Breastfeeding in a wrap or sling
Breastfeeding in a sling with my first daughter Nancy was an exciting new skill learnt, a little ‘get me, look how I’m coping’ moment, convenient, fun. Breastfeeding my second daughter, Eula, in a sling was for survival, to keep up with my toddler, to feel like we could still do those things we once did, life hasn’t changed, we can all do this. Then it was a chance to bond with this small new person, who just slotted into our lives, flexing to the rhythm of the first born, like we had bent and flexed and changed two years previous.
The most important thing to remember is it takes practice and patience. That’s parenting summed up in two words right there! Even the most skilled and confident had to start somewhere. As a trained breastfeeding Peer Supporter I would say learn to feed your baby in the most simple way first. Take time to sit down, relax and get to know the basics so they are inbuilt. Don’t rush to get on and out and multitask. You will not get this time again.
When you feel you and your baby are ready then it is possible with most types of sling, Stretchy, Ringsling, Buckle carrier, but as with all aspects of carrying, you will find what suits you best. Try your local Slingmeet, a chance to try before you buy and speak to a trained Babywearing Consultant.
Feeding in any type of sling requires the same key principles, lowering baby a little, maintaining a good amount of snugness so that there isn’t a fall risk. Depending on the size of your breast certain details will be adapted to you but I suggest bringing your nipple up to your baby as opposed to taking them too low. I would urge against the cradle carry. For both general carrying and feeding there are many risk factors, it is much harder to keep a clear airway for baby and maintain control. Please familiarise yourself with the TICKS guidelines.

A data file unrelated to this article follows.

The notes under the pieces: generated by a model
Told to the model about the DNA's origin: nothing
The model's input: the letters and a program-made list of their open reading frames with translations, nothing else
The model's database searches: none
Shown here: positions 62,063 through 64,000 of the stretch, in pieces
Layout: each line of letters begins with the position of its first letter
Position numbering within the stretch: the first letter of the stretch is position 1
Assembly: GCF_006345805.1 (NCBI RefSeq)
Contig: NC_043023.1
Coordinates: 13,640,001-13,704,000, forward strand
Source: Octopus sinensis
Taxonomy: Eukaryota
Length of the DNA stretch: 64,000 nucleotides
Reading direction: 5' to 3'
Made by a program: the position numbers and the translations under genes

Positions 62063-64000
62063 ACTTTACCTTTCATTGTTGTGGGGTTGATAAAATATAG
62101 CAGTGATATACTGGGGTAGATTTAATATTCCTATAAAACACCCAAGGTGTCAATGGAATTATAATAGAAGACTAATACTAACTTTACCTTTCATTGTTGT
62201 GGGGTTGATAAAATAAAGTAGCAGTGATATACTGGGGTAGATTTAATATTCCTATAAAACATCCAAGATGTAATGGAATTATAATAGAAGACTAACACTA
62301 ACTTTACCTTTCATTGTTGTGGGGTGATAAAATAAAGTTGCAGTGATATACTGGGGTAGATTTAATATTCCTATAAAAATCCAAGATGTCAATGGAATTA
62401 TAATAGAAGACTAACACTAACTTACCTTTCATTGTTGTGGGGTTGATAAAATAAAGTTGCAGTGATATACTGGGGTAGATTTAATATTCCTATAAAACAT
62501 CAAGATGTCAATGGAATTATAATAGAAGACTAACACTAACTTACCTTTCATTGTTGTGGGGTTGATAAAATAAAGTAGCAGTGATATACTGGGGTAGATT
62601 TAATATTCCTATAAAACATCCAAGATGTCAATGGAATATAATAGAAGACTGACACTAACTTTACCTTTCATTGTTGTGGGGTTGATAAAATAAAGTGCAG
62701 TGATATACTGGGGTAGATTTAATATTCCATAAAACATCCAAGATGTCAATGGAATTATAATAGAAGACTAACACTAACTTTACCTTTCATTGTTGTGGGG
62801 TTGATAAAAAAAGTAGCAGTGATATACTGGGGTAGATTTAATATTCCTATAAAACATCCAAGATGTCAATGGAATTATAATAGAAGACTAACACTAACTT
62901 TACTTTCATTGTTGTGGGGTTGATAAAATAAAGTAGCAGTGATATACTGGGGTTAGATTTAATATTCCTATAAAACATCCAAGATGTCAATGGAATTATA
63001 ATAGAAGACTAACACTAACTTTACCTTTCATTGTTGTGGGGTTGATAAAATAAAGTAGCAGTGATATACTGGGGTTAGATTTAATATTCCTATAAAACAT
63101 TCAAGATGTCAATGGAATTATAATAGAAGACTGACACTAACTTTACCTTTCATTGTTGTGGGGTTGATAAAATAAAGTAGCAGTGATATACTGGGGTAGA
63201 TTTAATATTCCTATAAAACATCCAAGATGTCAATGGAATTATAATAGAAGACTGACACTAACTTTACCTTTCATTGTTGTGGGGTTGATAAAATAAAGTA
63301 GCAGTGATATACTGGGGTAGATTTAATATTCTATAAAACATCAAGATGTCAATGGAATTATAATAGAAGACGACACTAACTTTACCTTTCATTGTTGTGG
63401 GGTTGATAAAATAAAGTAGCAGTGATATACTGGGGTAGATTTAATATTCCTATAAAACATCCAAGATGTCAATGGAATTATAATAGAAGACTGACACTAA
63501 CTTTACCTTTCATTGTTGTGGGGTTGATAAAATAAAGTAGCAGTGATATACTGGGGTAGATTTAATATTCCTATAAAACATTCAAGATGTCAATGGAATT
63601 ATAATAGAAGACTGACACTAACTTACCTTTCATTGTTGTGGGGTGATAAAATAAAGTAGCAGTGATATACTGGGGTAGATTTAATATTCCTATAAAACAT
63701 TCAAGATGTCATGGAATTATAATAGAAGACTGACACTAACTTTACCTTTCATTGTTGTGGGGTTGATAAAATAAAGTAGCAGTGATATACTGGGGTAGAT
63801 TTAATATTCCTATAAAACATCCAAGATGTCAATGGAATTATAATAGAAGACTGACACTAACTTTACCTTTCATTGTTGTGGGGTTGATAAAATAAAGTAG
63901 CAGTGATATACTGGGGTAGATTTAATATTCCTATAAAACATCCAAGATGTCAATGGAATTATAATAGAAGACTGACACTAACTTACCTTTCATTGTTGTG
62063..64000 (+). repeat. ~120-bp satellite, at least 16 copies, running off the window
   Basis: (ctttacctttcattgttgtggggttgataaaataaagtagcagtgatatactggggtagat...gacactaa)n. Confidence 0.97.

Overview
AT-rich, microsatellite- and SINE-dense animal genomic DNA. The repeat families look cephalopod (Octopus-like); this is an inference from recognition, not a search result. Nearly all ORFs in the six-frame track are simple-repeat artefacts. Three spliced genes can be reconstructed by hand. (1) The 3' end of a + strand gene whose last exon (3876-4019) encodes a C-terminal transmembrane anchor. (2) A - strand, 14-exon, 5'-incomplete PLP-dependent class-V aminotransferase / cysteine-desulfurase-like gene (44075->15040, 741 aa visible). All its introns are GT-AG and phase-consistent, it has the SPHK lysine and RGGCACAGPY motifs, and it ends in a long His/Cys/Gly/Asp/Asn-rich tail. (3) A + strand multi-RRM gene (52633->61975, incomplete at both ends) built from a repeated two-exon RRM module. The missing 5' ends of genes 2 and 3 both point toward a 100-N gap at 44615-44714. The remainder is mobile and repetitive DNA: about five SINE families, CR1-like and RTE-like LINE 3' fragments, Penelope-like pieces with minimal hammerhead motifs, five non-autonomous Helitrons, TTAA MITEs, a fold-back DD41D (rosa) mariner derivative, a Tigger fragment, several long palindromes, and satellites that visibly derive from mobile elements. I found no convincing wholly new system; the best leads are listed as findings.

You should always aim for the fundamental rules for a successful latch. Nose to nipple, this would be the same what ever position you are feeding, sling or no sling. If they don’t go on right, try again. If you need to practice in front of a mirror, sat down, do so. Build your confidence and familiarise yourself with the sling and how it works. Slacken the tension of the sling, with a stretchy untie the knot, holding the tails in one hand and gently bounce baby, supporting them all the while with the other hand, firm on their bottom/ lower back, until they are lower, facing your breast. Latch and retie. Use the wrap or a hand to support babies head. The same applies for a Ringsling. Loosen the fabric slowly through the rings, all the while supporting babies body. Once in position latch and retighten until it feels secure. There are many brilliant YouTube videos that can help. You can watch in real time, pause, practise, try again. Just remember if you’re struggling to get it right, you’re not the only one. We all started somewhere.
I wouldn’t recommend feeding in a sling to someone with a newborn, who has limited breastfeeding and/ or babywearing experience. See it as something to work towards. Get the ground work done first, learn your babies cues, get them feeding efficiently and comfortably first.